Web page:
Federal Circuit Keeps Burden of Patent Clarity on Applicants on Issues of Patent Indefiniteness

08 May 2014 PharmaPatents Blog

In In re Packard, the Federal Circuit affirmed the USPTO Patent Trial and Appeal Board (PTAB) decision upholding the rejection of Packard’s claims for indefiniteness. The per curiam decision approaches the issue from the perspective of the USPTO’s examination function, while steering clear of the issues raised in the Nautilus v. Biosig case pending before the Supreme Court. Judge Plager’s concurring opinion, which is twice as long, traces the history of “indefiniteness” jurisprudence, discusses the difference between pre-grant and post-issuance ”indefiniteness” issues, and acknowledges that the Supreme Court will be weighing in soon in the post-issuance context. Indeed, perhaps the most interesting aspect of this decision is its timing relative to Nautilis v. Biosig.

The Patent Application At Issue

The patent application at issue is Packard’s 12/004,324, directed to a “Coin Change Card.” Independent claim 28 reads as follows:

28. I claim a small, thin, flat plane, rectangular change holding card and wallet/billfold or purse construction with the front top side of the card comprising three raised, straight, parallel, double flanged separators and two raised, straight, parallel, double flanged side edges and a raised side edge end thereby forming four parallel, side by side, flanged coin holding channels or rows of the same length and of different widths, one for quarters, one for dimes, one for nickels, and one for pennies, that are similarly blocked at one side edge by the raised side end edge with the other side of the channel/rows open except for small, fixed, flexible, partially moveable, rubber or plastic retainers that are attached to the topside and ends of the double flanged separators such that coins can be retained on the card and yet slide freely above the surface of the card and obliquely overlap as necessary within the channel/rows between the separators while the bottom, back side of the card is constructed with a wallet, billfold or purse extending from it.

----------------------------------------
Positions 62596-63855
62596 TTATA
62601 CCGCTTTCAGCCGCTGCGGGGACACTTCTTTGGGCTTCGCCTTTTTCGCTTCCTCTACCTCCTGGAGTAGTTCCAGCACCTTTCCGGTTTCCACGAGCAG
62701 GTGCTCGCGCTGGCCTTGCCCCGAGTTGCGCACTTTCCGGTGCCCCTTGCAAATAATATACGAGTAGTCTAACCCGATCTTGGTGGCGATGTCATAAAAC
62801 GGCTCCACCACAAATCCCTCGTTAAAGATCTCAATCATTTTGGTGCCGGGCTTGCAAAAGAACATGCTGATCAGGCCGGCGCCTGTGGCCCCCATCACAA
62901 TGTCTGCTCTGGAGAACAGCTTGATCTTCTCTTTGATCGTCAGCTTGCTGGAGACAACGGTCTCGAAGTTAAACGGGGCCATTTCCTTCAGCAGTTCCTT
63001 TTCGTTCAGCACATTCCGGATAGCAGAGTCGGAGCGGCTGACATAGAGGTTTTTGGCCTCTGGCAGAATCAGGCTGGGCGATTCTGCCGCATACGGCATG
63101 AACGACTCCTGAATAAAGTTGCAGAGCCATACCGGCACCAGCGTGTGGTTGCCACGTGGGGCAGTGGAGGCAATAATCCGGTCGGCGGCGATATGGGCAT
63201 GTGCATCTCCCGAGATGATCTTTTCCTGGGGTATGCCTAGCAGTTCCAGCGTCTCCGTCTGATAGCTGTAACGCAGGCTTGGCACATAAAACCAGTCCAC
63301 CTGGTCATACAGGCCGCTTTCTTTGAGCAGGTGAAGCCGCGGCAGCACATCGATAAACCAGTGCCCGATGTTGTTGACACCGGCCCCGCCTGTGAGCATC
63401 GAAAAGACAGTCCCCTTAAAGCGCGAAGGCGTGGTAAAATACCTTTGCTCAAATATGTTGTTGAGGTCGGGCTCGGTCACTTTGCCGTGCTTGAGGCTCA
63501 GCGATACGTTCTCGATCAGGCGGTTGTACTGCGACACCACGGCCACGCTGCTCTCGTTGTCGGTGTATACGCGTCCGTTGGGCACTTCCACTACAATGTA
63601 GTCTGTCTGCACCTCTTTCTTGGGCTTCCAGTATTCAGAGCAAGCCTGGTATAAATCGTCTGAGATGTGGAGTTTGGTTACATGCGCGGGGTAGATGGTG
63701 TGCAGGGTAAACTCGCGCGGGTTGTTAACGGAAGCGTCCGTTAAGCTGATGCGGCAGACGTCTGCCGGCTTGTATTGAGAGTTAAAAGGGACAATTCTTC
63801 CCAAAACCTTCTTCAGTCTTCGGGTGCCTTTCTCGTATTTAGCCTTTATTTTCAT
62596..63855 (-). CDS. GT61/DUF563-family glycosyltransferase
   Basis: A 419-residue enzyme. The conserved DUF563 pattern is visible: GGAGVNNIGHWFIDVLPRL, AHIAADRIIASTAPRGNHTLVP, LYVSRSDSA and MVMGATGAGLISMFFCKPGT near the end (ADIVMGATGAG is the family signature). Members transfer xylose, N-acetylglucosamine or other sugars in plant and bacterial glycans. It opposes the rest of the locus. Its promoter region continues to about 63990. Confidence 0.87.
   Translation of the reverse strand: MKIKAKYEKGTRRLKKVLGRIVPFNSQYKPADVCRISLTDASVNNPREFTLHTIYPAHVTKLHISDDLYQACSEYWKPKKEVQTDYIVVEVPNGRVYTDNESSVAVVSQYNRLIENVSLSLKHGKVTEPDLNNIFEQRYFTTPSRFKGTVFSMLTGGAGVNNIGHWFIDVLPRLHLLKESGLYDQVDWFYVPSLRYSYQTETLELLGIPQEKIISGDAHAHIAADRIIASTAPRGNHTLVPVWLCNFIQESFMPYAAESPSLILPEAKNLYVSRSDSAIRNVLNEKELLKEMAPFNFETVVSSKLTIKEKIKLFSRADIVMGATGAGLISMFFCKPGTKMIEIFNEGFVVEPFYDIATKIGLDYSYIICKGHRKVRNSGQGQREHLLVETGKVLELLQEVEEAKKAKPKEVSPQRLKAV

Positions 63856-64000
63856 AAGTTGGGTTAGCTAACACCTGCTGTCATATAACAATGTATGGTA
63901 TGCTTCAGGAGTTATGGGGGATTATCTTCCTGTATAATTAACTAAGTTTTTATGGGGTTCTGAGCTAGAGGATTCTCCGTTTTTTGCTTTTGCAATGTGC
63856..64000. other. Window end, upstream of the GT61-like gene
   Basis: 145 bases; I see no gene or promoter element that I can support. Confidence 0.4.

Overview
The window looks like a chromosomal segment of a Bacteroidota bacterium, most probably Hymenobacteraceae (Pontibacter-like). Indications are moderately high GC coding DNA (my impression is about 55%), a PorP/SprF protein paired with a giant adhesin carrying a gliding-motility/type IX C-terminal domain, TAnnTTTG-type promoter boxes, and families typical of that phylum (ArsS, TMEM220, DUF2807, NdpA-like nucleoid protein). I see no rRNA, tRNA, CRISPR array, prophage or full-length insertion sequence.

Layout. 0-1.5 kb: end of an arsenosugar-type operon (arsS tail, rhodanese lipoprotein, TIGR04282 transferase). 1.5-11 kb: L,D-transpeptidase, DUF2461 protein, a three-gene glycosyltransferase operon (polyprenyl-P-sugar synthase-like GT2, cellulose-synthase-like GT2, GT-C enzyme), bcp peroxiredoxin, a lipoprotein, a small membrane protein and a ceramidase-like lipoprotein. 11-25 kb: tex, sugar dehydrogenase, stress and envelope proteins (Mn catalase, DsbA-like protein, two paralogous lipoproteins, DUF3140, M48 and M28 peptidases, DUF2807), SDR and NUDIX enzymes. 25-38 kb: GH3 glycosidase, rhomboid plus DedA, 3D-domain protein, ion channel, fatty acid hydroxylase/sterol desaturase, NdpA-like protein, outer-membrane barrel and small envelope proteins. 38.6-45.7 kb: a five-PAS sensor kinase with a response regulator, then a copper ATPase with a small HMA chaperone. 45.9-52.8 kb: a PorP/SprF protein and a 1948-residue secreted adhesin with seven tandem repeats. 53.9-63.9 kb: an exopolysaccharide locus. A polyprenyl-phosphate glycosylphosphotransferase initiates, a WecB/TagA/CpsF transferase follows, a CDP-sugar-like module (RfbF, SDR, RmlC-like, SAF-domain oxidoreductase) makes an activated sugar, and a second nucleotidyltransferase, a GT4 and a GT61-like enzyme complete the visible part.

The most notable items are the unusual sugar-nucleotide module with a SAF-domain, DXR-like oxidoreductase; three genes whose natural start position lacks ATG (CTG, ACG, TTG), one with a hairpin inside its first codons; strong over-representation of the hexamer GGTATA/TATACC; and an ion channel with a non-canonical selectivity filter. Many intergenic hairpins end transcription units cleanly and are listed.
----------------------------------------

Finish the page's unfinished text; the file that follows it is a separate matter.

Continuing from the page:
The Indefiniteness Issues

The examiner rejected the claims on a number of grounds, including indefiniteness, and the PTAB affirmed the rejections. Before the Federal Circuit, Mr. Packard argued that the PTAB should not have held the claims indefinite merely because “they ‘contain[ ] words or phrases whose meaning is unclear,’” but should have reversed the rejections because the claims were not “insolubly ambiguous.”

The Per Curiam Decision

The Federal Circuit appeal was heard by Judges O’Malley, Plager and Taranto.  The per curiam decision frames the issue as follows:

This case raises an important question: what standard for indefiniteness should the U.S. Patent and Trademark Office (“USPTO”) apply to pre-issuance claims?

and notes that “[t]he parties point to no case in which we previously have addressed this question.”